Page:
A Person is a Person is a Person
Even coming from a Catholic background, Terrence McNally, a gay playwright, never felt that being a homosexual was wrong. He quotes, “It seemed very natural to me. I think something as natural as sexual attraction is not to be fought.” He goes on to say that he defined God on his own terms and that the one message he got from being in Catholic school was that we are all created equally in God’s image, therefore, he was going to be okay (Shulman). In 1988, McNally became one of the first writers to confront homosexuality in his short play titled Andre's Mother. Later, in 1997, he wrote "Corpus Christi," which altered the story of Jesus Christ in a gay setting. This created controversy among the conservative, religious crowd but he did not give up there (Fulton). He went on to make a lasting impact on the lives of some people, making his plays become successful and highly populated in attendance. McNally treats the play Andre’s Mother in a shockingly ordinary manner in order to normalize the subject of homosexuality given the time period in which it was written. Andre’s Mother is a short play portraying the hardships that come with suffering from the death of a loved one. Most people are familiar with the 5 stage process of dealing with a death—denial, anger, bargaining, depression, and acceptance (Axelrod). This process takes place no matter whom it was that died, whether it be a family member, friend, mutual friend, or significant other. Small details such as age, race, or sexual orientation would not affect the progression because it is a universal process. In this short play, Andre, who recently passed, was gay, and Cal, Andre’s lover, must cope with this major loss. McNally chooses to deal with homosexuality in the circumstance of a death because it is a relatable feeling of numbness. Both Arthur and Penny seemingly have very little to do with the play. However, they actually play essential roles in McNally’s representation...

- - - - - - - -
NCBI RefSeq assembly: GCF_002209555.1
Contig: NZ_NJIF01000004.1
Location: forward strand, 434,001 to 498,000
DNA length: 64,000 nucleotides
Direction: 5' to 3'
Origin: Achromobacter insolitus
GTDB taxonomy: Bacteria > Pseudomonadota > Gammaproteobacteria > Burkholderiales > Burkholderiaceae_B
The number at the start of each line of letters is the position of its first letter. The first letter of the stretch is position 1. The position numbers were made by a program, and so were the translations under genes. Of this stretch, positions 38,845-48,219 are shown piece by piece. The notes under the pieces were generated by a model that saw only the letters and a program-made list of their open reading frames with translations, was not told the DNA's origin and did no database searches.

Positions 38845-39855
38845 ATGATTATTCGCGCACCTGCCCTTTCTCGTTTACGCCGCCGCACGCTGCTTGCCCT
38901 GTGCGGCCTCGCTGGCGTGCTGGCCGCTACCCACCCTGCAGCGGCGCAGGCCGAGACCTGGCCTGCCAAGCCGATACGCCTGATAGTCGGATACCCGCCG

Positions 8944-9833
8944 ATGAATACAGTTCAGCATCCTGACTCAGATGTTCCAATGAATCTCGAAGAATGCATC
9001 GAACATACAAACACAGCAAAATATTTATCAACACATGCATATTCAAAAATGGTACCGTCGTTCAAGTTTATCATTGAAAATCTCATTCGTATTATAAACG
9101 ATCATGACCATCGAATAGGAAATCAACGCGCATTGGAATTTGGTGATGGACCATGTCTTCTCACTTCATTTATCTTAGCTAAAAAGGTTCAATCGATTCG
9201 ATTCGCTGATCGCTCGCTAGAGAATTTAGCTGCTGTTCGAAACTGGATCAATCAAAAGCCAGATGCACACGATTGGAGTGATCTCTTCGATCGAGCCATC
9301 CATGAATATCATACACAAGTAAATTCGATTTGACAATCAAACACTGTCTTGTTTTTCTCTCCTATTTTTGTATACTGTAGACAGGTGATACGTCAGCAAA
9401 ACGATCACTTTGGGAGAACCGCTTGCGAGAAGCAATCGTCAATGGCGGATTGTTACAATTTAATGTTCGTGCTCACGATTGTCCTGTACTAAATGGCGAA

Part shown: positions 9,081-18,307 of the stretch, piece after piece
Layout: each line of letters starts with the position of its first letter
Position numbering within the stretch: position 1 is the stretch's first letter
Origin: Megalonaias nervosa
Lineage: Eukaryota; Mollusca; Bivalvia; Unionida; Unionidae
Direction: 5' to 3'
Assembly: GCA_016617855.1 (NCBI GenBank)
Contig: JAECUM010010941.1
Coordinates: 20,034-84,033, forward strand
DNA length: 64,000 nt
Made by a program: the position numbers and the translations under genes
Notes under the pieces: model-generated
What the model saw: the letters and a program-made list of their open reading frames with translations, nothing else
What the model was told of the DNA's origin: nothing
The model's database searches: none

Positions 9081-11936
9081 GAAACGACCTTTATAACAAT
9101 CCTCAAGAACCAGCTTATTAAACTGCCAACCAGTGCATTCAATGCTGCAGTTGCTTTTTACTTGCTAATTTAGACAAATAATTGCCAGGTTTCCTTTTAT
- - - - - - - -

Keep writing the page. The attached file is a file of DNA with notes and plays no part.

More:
Cited: Axelrod, Julie. "The 5 Stages of Loss and Grief." Psych Central. N.p., 2006. Web. 13 Nov. 2013. .
Fulton, Ben. "Playwright Terrence McNally 's 'incredible journey ' as a gay man in America." Utah Local News. The Salt Lake Tribune, 7 Oct. 2011. Web. 11 Nov. 2013. .
Kennedy, X.J., and Dana Gloria. Backpack Literature: An Introduction to Fiction, Poetry, Drama, and Writing. 4th ed. New York: Longman, 2012. Print.
Shulman, Randy. "McNally 's Aria." Metro Weekly. N.p., 25 Mar. 2010. Web. 24 Nov. 2013. .
"Terrence McNally." The Official Web Site for Playwright Terrence McNally. Grove Atlantic, n.d. Web. 24 Nov. 2013. .
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